It's no secret that your body needs omega-3 fatty acids to function properly. Omega-3 fatty acids are crucial for proper growth and development, normal brain function and overall heart health. They aren't manufactured inside your body, so the best way to get enough is through your diet. The American Heart Association advises having two servings of fatty fish, such as salmon, tuna or mackerel, each week. However, these fish can contain high levels of mercury, so taking a nutritional supplement high in omega-3 fatty acids is a viable alternative. Both krill oil and fish oil supplements contain omega-3 fatty acids, and they are available over the counter. Talk to your doctor first before taking either of these supplements, especially if you are pregnant or have a medical condition.
Krill oil is derived from tiny shrimp-like crustaceans found in the cold waters of the Antarctic. Like fish oil, krill oil is rich in eicosapentaenoic acid, or EPA, and docosahexaenoic acid, or DHA, which are omega-3 polyunsaturated fatty acids. A study published in the "European Journal of Nutrition" in 2013 found that krill oil, which provides omega-3 fatty acids in their phospholipid form, is more effective in lowering triglyceride levels than fish oil. Although it appears that krill oil may be beneficial in helping lower triglyceride levels, alleviating arthritis pain and reducing the risk of heart attack and stroke, more clinical studies involving human participants are needed.
Fish oil, which has been studied more extensively than krill oil, also provides plenty of omega-3 fatty acids. The authors of a clinical literature review published in the "American Journal of Therapeutics" in 2009 summed up the benefits of taking omega-3 fatty acids in fish oil supplements by stating that they significantly reduce the risks of developing heart disease, lower high triglyceride levels and reduce the risk of clots and irregular heartbeat. An added benefit of taking fish oil supplements is that they eliminate concerns about mercury contamination from consuming fish, which is critical for pregnant and nursing women. One disadvantage of taking a fish oil supplement is it can have a fishy taste and produce fishy-tasting burps. Krill oil doesn't produce those effects.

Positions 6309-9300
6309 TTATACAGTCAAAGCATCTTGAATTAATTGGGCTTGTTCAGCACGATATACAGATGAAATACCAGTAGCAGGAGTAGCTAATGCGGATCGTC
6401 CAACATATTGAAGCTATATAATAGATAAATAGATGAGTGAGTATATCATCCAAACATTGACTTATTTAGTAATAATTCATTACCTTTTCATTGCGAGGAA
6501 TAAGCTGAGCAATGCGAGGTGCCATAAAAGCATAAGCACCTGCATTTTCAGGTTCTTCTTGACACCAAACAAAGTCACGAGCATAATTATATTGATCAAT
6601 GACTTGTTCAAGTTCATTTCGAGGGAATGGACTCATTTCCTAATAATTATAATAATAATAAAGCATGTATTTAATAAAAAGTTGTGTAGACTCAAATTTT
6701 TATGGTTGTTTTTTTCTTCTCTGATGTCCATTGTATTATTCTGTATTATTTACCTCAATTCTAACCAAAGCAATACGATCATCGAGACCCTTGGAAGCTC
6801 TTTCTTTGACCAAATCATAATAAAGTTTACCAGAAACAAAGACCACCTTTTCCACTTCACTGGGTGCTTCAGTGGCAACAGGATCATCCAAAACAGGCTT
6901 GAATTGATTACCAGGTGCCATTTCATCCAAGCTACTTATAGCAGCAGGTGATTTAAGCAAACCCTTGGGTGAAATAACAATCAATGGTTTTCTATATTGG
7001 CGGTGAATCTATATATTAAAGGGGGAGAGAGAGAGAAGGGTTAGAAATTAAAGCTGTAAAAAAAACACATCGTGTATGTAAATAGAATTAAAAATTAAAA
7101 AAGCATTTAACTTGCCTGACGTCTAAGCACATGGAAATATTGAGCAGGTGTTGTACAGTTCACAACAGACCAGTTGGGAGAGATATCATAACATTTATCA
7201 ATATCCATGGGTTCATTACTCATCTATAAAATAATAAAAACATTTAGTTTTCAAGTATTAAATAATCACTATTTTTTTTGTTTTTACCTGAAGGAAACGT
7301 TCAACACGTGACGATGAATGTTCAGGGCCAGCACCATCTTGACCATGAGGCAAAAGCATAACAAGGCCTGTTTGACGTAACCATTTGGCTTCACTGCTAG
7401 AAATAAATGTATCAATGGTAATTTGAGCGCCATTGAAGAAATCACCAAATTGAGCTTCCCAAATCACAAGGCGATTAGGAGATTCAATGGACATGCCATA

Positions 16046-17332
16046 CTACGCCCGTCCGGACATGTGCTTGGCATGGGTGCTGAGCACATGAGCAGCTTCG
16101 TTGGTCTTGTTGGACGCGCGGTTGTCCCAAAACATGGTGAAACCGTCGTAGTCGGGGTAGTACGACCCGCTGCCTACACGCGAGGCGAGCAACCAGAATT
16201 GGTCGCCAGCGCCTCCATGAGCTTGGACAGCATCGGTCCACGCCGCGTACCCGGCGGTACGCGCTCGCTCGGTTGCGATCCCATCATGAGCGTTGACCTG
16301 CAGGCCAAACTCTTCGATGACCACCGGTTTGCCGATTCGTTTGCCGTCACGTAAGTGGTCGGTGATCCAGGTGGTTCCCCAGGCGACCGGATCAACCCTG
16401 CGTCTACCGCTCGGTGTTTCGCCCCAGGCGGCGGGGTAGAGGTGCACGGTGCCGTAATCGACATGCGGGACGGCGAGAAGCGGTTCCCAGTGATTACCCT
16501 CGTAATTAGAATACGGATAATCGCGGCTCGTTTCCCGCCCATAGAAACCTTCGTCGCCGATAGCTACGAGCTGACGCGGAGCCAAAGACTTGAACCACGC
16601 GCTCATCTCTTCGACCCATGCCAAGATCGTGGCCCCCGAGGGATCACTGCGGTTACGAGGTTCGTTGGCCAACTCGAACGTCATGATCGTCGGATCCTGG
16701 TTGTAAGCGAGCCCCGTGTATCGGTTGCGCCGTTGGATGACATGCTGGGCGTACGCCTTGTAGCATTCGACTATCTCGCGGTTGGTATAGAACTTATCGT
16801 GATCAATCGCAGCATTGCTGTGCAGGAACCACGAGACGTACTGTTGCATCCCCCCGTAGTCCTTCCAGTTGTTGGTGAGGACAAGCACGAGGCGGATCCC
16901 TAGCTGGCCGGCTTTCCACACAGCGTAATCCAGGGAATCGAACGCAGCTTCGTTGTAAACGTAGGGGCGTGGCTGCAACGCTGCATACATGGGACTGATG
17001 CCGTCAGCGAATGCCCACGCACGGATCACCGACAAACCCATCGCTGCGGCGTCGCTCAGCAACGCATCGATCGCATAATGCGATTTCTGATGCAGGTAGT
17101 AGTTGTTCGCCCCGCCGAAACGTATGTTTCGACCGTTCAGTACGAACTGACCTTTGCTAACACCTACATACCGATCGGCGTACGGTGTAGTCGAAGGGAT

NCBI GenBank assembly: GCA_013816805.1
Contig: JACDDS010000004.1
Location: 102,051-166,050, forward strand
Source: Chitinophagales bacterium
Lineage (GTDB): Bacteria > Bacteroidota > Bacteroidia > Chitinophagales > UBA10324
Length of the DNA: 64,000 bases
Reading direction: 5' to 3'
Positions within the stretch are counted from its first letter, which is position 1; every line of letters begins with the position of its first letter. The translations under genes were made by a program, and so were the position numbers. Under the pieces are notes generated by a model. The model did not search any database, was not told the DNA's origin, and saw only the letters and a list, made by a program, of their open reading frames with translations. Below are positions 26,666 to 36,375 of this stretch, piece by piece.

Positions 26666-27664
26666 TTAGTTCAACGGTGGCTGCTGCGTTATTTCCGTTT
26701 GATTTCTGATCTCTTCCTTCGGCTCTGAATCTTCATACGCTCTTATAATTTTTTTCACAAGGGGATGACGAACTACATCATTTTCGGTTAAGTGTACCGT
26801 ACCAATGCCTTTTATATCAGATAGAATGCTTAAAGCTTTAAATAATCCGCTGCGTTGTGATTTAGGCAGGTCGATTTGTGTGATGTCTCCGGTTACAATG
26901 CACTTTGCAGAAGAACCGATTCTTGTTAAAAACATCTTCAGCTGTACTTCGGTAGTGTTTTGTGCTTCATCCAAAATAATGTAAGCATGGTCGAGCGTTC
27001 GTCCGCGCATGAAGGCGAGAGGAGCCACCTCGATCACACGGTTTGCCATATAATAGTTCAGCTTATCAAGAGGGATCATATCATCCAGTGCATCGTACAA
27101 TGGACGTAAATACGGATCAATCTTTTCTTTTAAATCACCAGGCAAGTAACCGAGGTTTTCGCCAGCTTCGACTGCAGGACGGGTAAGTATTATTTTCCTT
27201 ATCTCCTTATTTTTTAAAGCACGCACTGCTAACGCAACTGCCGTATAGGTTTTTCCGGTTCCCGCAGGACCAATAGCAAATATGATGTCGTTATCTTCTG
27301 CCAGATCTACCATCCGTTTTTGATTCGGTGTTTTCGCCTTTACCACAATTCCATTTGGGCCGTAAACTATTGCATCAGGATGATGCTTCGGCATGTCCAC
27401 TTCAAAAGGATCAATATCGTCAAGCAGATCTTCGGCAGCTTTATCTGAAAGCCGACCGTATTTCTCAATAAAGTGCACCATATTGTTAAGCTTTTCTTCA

Comparison of Products
Two popular brands of omega-3 fatty acid supplements are MegaRed Krill Oil and Omega-3 Premium Fish Oil. In general, krill oil is more expensive and may provide less DHA and EPA per capsule than fish oil does. According to MegaRed, one capsule provides 300 milligrams to 1,000 milligrams of krill oil, containing 50 milligrams to 128 milligrams of EPA and 24 milligrams to 60 milligrams of DHA. The Omega-3 Premium Fish Oil label states that a two-capsule serving provides 800 milligrams of EPA, 600 milligrams of DHA and 100 milligrams of other unspecified omega-3 fatty acids.
Getting your nutrient needs through your diet is preferred, but that's not always possible. If you follow a vegan diet, eating fish is not an option. If you are pregnant or nursing, your doctor may advise you to avoid eating cold-water fish because of possible mercury contamination. Always talk to your doctor before taking krill oil or fish oil supplements to discuss your need for them and the correct dosage, especially if you have a serious medical condition such as diabetes, heart disease or a blood-clotting disorder. Krill oil and fish oil supplements can interfere with anti-coagulation medications by increasing their effects. Don't take krill oil if you have a seafood or shellfish allergy, as cross-reactions are possible.
- University of Maryland Medical Center: Omega-3 Fatty Acids
- American Heart Association: Fish and Omega-3 Fatty Acids
- Drugs.com: Krill Oil
- European Journal of Nutrition: Krill Oil Versus Fish Oil in Modulation of Inflammation and Lipid Metabolism in Mice Transgenic for TNF-α
- ConsumerReports.org: Krill Oil vs. Fish Oil Supplements
- American Journal of Therapeutics: The Utility of Omega-3 Fatty Acids in Cardiovascular Disease
- MegaRed: Compare Our Products
Kathryn Meininger began writing and publishing poetry in 1967. She was co-founder and editor of the professional magazine "Footsteps" and began writing articles online in 2010. She earned a Doctor of Podiatric Medicine from Temple University School of Podiatric Medicine and a Bachelor of Arts in biology from William Paterson University.